by Gabel Strickland
Just because your size isn't represented on a runway, show, or magazine cover doesn't mean it isn't represented on social media — András Jacobs sees to that.
András Jacobs is a fashion influencer, but his platform is about more than modeling stylish outfits while dancing to popular Tik-Tok sounds — it’s about pushing the boundaries of body positivity and gender roles in the fashion world. Jacobs posts about fashion tips, trends, and inspiration all while encouraging his followers to love their bodies and grow their sense of style by pushing the gender binary of clothing.
Styling pastel jumpers and flannel shirts around mid-sized bodies and using popular sounds to make funny affirmations of self love; These are just some of Jacobs' posts that normalize midsize men not just participating in fashion but thriving in the industry.
While the fashion world is becoming progressively more inclusive of all body types, there is still a lack of representation for mid-sized and plus-sized men within it that Jacobs hopes to fill (at least in part) with his content.
“I thought, especially when shows like Queer Eye came out, it's a lot that you see a lot of plus sized men being dressed on it. And I was like, ‘this is amazing, but there's something missing.’...The people that are teaching us about fashion don't look like me. I was like, 'that's great, but like, you also don't know what it's like to walk into a shop and think, ‘oh my God, there's nothing that fits me in this shop.’” Jacobs said. "That can be quite a barrier to accessing fashion. And if you've never experienced that you can't really speak to it”
Jacobs, having studied costume at Guildhall School of Music and Drama and worked for many theatrical productions and fashionable clients, is the perfect example of how mid-sized men make valuable contributions to the fashion world. It's about time the fashion world embraced them accordingly.
András Jacobs' content hopes to help people along with their journey to self-love and body positivity. And if there’s one thing that Jacobs would like his viewers to know about that journey, it's that it’s not linear. One doesn't always have to be at a point where they love their body, and even Jacobs himself has his ups and downs. That's why his account is a safe space for him and his followers to grow together.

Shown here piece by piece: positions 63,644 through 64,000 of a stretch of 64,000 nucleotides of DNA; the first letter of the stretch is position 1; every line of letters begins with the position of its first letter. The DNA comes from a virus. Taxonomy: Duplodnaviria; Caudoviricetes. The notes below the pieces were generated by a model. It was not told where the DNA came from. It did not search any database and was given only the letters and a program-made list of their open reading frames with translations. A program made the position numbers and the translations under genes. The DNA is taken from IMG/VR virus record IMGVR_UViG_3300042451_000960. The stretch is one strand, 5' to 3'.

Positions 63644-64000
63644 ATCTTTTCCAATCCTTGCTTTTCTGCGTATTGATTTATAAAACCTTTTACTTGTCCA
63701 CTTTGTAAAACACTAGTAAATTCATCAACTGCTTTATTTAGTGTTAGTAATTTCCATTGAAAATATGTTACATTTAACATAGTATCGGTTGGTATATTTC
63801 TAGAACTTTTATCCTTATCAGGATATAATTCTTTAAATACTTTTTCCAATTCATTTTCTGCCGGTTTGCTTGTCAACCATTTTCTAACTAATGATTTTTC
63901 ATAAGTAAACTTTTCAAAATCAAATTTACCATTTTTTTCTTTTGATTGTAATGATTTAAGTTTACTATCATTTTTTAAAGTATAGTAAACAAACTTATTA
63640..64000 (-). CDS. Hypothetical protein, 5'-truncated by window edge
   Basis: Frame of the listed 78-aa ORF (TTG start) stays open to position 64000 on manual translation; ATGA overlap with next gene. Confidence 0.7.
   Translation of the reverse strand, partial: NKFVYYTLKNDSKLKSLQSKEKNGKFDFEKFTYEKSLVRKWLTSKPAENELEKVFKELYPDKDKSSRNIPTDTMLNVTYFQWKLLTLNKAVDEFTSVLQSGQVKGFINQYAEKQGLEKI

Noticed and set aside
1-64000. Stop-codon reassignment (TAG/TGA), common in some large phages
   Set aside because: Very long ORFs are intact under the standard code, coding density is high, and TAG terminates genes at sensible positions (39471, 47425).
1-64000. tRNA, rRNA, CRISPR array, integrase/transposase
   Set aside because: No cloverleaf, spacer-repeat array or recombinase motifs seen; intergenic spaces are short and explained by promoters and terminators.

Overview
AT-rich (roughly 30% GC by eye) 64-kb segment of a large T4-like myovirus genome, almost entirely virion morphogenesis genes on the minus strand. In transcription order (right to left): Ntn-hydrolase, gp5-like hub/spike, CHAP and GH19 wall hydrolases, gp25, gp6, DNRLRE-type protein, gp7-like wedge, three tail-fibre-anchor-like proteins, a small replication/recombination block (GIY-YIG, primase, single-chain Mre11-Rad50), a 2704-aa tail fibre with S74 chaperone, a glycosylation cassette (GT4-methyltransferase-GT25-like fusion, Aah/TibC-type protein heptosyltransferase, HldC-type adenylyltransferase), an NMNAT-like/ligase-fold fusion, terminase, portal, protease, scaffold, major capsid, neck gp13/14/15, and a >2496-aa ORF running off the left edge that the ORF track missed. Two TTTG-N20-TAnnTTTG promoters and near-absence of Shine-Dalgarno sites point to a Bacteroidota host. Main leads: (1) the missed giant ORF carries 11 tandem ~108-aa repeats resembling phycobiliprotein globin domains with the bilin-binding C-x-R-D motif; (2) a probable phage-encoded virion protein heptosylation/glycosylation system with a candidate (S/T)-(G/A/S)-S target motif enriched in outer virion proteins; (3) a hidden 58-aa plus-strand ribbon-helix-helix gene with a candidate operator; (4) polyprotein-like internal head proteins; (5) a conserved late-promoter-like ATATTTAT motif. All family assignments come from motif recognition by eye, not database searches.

“I thought for a long time that people really did wake up and go ‘I love my body today.’ I don't think that many people do, if anyone does, actually do that. So yeah, just being neutral about it and being okay with it. I'm being like, ‘yeah, this is me and I like me and that's fine.’ And also, you will have days where you feel better about yourself than other days.” Jacobs said.
“You expect the people that are talking about it to be like, oh, they've finished their journey and they have all the answers and I need to be like them. When you don't. We're just arrogant enough to film ourselves talking about it." He laughed. "We're exactly the same as everyone else.”
By bringing attention to overlooked size ranges in men’s clothing and encouraging others in those ranges to express themselves through fashion, Jacobs is pushing the boundaries of who and what is normally considered "stylish" and "acceptable" in fashion. Another way he does this is by breaking the gender binary in clothing with his expertly-composed outfits.
For a long time, it has only been socially acceptable for a person to wear the items of clothing traditionally associated with their sex assigned at birth.
Jacobs recognizes how constricting categorizing fashion by gender can be and encourages his followers to resist other people’s definitions for them. In one of his Tik-Tok posts, he shows off a white dress that he pairs with bottoms, shoes, and a bag before reminding the viewer not to be afraid to shop in both the men's and women's sections.
He elaborated on this philosophy in his interview with Burghàlie.
“It gives you so much more room. When a shop is curated by the people that work there, the visual merchandisers, the designers, whoever, you're relying on somebody else's choices to define then what you're wearing. Which is sort of odd because you wouldn't let someone in the street turn up to you and go, 'you shouldn't be wearing those jeans.' So that's a bit of an odd concept.” Jacobs said. “Also, it's an object. Like, you didn't have a men's sofa section. It doesn't have a gender until you gender it. [Clothes are] just made to fit a body, and if it fits your body then it works.”
In the end, Jacobs puts more representation of bigger body types in the media we consume. His Instagram and Tik-Tok accounts are the way he infuses more representation into the internet, but his impact goes far beyond that.
Jacobs is on the cover of T.H. Compton’s novel Beautifully Built, becoming a symbol not just for the gay romance that the book narrates but for the mid-sized main protagonist who makes half of that romance.
Furthermore, he increases representation in real life by inspiring people with body types underrepresented in fashion to make themselves and their style seen in public. To Jacobs, his social media presence is less about flaunting his own sense of style and more about encouraging other people with underrepresented body types to show off their own.
“If it inspires two people that go ‘I didn't really like it [his outfit], but if he’s having fun getting dressed in the morning I can have fun getting dressed in the morning,'” Jacobs said. “That’s what it's all about.”